The legendary Fridge Hiker, Matthew Bamber, from Bedfordshire, shares why he hiked hundreds of kilometres with a four stone fridge strapped to his back. He shares the challenges he has faced and how these have helped him to overcome adversity while raising awareness and thousands for bereaved military children.
“It acts like a sail, swinging you from side to side. As soon as the wind changes, you’ve got to counteract it. If you don’t, the fridge will take you down.”
Six years ago, I decided to start hiking with a four-and-a-half-stone fridge on my back.
It’s one of those mad ideas you have over a pint of beer on a summer afternoon, when the heat may or may not be getting to your head. The Invictus Games was on TV and I was watching a veteran compete who had lost limbs during combat. I was just in awe.
I felt inspired to somehow give something back, and after another beer or two started scribbling down some ideas and doing some research. I discovered that the weight of a soldier's equipment is roughly the same as a fridge, and often they’re carrying it all day and all night, regardless of the weather. Rain, shine, heat, cold. Everything.
The rest wrote itself.
Normal hiking vs fridge hiking
On a normal hike, you’donly take a bottle of water, a pack lunch and a waterproof, but after walking for a few hours even that can feel heavy.
Now imagine that situation, but you’re also giving a child a piggyback the whole time. That’s what carrying a four-and-a-half stone metal box feels like. It can’t really be compared to a rucksack; a rucksackis closer to your body, more compact, more streamlined.
When you’re wearing a fridge, the furthest point is still two feet away from your back and the whole thing is very wide and cumbersome. It makes it difficult to move around, and if there’s any wind it acts like a sail, swinging you from side to side.
As soon as the wind or terrain changes, you’ve got to counteract it and adjust your balance. If you don’t, the fridge will take you down.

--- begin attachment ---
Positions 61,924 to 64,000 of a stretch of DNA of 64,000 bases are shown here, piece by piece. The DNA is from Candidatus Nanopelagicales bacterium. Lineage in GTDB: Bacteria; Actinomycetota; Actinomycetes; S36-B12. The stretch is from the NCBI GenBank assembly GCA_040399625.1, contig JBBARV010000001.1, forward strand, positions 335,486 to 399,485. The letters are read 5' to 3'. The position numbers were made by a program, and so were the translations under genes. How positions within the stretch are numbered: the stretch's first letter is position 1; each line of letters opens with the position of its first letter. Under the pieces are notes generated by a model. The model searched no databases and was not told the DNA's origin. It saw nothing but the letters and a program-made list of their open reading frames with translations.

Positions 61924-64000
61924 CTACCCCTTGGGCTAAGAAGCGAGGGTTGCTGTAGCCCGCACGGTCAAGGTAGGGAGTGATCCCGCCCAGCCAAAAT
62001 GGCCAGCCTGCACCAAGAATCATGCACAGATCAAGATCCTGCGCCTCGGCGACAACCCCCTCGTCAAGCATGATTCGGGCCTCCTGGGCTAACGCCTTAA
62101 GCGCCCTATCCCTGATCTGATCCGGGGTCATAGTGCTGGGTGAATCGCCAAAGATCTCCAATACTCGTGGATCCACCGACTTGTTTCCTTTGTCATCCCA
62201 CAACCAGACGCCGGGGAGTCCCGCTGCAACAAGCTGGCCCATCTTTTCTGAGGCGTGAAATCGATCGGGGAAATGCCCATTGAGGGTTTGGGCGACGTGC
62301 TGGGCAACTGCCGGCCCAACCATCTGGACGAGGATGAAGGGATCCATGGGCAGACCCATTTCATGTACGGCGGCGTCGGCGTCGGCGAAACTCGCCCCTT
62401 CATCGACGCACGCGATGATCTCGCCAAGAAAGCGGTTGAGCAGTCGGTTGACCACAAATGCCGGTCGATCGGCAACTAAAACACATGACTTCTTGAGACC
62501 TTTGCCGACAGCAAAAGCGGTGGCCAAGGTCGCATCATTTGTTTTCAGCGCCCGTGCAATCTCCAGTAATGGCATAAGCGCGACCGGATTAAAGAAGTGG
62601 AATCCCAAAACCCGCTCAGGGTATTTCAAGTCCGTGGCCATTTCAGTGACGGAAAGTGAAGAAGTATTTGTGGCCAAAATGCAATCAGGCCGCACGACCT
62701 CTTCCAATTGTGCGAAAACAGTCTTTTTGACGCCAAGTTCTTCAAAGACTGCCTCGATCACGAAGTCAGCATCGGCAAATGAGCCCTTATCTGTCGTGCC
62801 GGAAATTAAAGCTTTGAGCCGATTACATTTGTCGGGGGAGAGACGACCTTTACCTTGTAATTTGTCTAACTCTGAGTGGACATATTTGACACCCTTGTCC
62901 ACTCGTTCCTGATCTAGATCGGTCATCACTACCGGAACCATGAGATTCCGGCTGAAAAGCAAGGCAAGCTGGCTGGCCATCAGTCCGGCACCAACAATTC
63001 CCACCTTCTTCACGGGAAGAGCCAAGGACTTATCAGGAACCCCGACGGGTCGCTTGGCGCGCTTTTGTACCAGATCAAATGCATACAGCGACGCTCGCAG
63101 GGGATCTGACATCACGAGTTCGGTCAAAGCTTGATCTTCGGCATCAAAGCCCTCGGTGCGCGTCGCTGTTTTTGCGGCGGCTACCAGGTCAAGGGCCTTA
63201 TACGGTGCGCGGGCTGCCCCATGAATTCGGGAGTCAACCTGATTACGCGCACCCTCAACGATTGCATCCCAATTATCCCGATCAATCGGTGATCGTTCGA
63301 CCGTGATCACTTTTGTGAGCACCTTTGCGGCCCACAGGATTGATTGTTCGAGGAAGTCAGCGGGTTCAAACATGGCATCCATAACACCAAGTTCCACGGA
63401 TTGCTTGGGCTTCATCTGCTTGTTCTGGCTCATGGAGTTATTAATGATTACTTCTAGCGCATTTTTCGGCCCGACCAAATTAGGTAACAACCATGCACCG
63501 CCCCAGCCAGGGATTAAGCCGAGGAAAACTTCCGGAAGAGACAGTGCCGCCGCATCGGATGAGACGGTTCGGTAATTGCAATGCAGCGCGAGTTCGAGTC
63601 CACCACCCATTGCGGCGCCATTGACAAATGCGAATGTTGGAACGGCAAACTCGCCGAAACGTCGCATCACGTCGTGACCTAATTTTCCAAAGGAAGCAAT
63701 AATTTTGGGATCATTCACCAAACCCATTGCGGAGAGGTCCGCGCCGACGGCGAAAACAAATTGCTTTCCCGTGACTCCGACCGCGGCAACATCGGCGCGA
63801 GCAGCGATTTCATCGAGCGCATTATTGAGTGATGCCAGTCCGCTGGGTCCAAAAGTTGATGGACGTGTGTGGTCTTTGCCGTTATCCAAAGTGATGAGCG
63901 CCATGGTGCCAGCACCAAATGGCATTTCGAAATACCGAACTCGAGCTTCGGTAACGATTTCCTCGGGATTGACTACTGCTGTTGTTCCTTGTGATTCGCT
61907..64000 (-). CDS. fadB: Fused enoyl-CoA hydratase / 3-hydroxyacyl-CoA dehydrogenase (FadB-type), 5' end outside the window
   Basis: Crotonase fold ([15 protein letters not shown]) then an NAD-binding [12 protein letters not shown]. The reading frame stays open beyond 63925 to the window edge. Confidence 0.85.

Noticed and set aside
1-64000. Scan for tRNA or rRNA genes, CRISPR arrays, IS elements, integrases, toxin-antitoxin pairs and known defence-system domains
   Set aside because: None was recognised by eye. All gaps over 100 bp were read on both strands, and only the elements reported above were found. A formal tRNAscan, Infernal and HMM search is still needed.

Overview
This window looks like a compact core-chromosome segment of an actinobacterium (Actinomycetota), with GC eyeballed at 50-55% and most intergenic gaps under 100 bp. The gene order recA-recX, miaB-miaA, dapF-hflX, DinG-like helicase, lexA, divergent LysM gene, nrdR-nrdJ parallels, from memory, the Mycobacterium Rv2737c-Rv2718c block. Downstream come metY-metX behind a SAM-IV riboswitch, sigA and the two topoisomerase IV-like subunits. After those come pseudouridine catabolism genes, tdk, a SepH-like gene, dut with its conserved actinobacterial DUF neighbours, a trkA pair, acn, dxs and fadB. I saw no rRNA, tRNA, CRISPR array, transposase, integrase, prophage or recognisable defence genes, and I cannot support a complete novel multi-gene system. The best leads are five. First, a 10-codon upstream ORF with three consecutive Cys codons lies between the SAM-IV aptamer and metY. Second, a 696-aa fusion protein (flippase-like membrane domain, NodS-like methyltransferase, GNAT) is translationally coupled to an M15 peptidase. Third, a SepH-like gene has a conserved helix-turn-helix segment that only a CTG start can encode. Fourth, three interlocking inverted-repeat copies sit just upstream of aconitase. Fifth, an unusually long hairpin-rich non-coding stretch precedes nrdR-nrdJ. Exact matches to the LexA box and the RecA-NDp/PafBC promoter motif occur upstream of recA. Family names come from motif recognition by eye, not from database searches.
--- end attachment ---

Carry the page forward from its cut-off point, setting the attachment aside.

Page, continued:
Do I keep anything in the fridge?
People are always asking if I have any beer or ice cream. During one hike in the Lake District, we kept count and over seventy people asked. I confess, on some of the hikes there may have been a beer or two tucked away, along with my lunch and a litre or two of water.
There’s also my repair kit because, as you can imagine, a big metal frame against a big metal fridge covered in plastic and rubber develops squeaks every now and then. After suffering a few minutes of that sound you’ll never want to hear it again.
Fighting the weather
Every year, on Remembrance Sunday, there’s a memorial service held on the top of Great Gable – a 3000ft mountain in the Lake District.
Around four years ago, I decided it could be a fun opportunity to put on the fridge and raise some money. When we started the climb it was all blue skies, but halfway up the weather shifted. We were hit with forty mile an hour winds, black clouds and a storm that seemed to come out of nowhere. Even people who didn’t have a fridge on were getting blown around. We could see lightning chasing across the hills opposite, which makes you a bit nervous when you’re carrying a big metal fridge on your back.
During the storm, I came to a dip in the mountain known as Windy Gap. It essentially acts a wind funnel, and I actually had to get on my hands and knees and crawl along it with three people to either side of me to stop the wind throwing me all over the place. Moments like that can be daunting.
Preparing for the worst
During those riskier moments, the best thing you can possibly do is be prepared. Do the research. Bring the right gear. For example, if you’re going to get wet, bring spare socks and wear shorts, because your legs are going to dry quicker than trousers. It really is all about preparation – luckily for me, I can stick everything in the fridge.
The difficult descent
Coming down is the worst bit.As all the weight is behind you, so pushes you forwards. If the ground is particularly steep thenit’s important to stay low, shuffle on your knees, keep hold of something, whatever you can do make sure you don’t lose balance.It can be quite intimidating, but I just have to give myself a slap on the back and I remind myself why I’m doing it.
I won’t deny I've gone to some dark places every now and then during a hike, particularly when it’s early in the morning, I’m on my own and my body is in a lot of pain. During my first fridge hike, I had to stop at two in the morning, 19 hours and 33 miles in, as my left knee just gave out.I returned a few weeks later to finish it, but that night my body just couldn’t take any more.